But for the sake of fun – admittedly a notion that seems fairly alien after last night's game, but stick with me here – there's surely a large element of good news in it, too. After all, it’s long been a central priority of Liverpool fans to harbour rancour, resentment and revulsion toward Manchester United – and of course vice versa – and those feelings are always best manifest when there’s a worthy figurehead to act as a lightning rod. Hating Manchester United is all well and good, but it’s a bit abstract. Hating Jose Mourinho’s Manchester United, on the other hand – now you’re talking. And as much as Liverpool fans may love to hate Mourinho, you get the feeling no one likes the idea of him as a hate figure more than the man himself.
It’s an unfortunate quirk of the Liverpool-United rivalry that, despite being the country’s dominant powers for over half a century, they’ve almost never been in direct competition. That perch may have changed hands three decades back, but it was a pretty frictionless switch. Toe-to-toe exchanges – the FA Cup in 1996, the title race in 2009 – have been the exception rather than the norm. Power in the north-west has shifted back and forth a few times, but it’s never been truly contested.
There are other players in English football’s power game now, of course, but with Klopp and Mourinho both installed for the long-term and piloting their clubs along an upward trajectory, the prognosis for the Liverpool-United rivalry is looking nice and positive. Brendan Rodgers and Louis van Gaal each had their merits but neither was a natural hate-figure, which meant their merit to the rivalry was minimal. Mourinho (and perhaps Klopp, too) changes that – the perfect pick-me-up for a relationship that was in danger of going stale in the post-Fergie years.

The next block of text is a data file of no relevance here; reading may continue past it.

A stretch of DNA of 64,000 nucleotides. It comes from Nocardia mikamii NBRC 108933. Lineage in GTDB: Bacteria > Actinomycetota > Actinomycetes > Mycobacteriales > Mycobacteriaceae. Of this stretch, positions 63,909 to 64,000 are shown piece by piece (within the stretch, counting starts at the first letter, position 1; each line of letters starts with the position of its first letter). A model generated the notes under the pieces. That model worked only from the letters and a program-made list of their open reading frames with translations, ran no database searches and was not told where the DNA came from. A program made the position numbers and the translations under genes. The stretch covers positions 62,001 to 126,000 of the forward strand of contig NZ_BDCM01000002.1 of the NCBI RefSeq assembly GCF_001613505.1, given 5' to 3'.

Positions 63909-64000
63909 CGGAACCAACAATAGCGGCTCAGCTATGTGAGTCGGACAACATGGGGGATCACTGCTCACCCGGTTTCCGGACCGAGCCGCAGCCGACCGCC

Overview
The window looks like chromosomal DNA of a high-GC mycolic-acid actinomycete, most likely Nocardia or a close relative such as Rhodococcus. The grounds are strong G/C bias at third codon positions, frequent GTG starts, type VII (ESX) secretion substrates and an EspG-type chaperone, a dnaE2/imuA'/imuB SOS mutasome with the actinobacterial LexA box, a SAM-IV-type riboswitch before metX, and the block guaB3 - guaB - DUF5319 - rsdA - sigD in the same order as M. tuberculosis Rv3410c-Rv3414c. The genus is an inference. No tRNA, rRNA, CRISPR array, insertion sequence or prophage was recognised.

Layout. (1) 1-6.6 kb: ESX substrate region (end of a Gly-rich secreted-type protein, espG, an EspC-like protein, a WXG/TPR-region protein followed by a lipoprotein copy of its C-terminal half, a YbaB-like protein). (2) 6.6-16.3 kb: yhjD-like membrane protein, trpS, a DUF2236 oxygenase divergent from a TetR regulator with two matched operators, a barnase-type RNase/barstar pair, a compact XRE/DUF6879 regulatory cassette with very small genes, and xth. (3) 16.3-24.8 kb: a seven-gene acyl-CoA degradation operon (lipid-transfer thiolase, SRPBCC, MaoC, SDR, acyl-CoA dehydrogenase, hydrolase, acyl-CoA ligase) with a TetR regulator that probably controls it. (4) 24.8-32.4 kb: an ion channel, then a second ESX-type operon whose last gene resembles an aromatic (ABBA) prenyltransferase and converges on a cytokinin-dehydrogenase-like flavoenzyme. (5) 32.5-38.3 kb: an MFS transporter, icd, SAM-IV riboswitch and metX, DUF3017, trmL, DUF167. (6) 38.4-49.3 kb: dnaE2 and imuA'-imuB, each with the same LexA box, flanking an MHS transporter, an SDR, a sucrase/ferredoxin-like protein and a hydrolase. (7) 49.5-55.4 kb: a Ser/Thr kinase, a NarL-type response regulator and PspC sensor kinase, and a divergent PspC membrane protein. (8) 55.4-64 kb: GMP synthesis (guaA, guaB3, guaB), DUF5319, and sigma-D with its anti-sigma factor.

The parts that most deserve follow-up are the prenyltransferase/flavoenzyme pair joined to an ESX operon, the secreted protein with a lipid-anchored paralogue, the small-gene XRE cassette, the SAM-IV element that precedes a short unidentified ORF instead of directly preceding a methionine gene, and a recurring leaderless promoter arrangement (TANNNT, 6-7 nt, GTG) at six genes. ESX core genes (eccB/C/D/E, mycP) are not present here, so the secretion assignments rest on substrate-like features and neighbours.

“What’s great,” Ferguson said in one post-retirement speech, “is our young fans growing up don’t even remember when Liverpool were successful.” Hardly music to Liverpool ears, but even the most belligerent Liverpool fan will appreciate that Fergie got it: the fact that mutual loathing, so long as it doesn’t lapse into anything truly unpleasant, is part of what makes football so appealing and it should be nurtured and embraced.
Not that there’s ever a shortage of the truly unpleasant – Liverpool’s woeful handling of the Suarez/Evra affair still leaves a bitter taste all round and there’s plenty of fans who see Hillsborough and Munich as fair game for tedious point-scoring.
Liverpool's Luis Suarez (L) looks at Manchester United's Patrice Evra (R) during their English Premier League soccer match at Anfield in Liverpool, northern England October 15, 2011Reuters
But there’s also plenty of behaviour that gleefully stokes exactly the right type of hate: Gary Neville’s hundred-metre dash in 2006; the insistence of Robbie Fowler and Steven Gerrard on giving the Stretford End a five-fingered salute (one for each European Cup) after every goal; Ferguson’s gloriously petulant refusal to let Gabriel Heinze discuss terms with the old enemy; Jamie Carragher reducing Nani to tears with an early bone-cruncher in front of the Kop. The odds on Mourinho adding another entry or two to that canon are short, to say the least.
Liverpool fans need little excuse to get riled up about United, and Jose Mourinho understands the power of pantomime antagonism better than most. And nothing ignites a rivalry like direct competition. This could be the beginning of a beautiful friendship. Just don’t expect any beautiful football.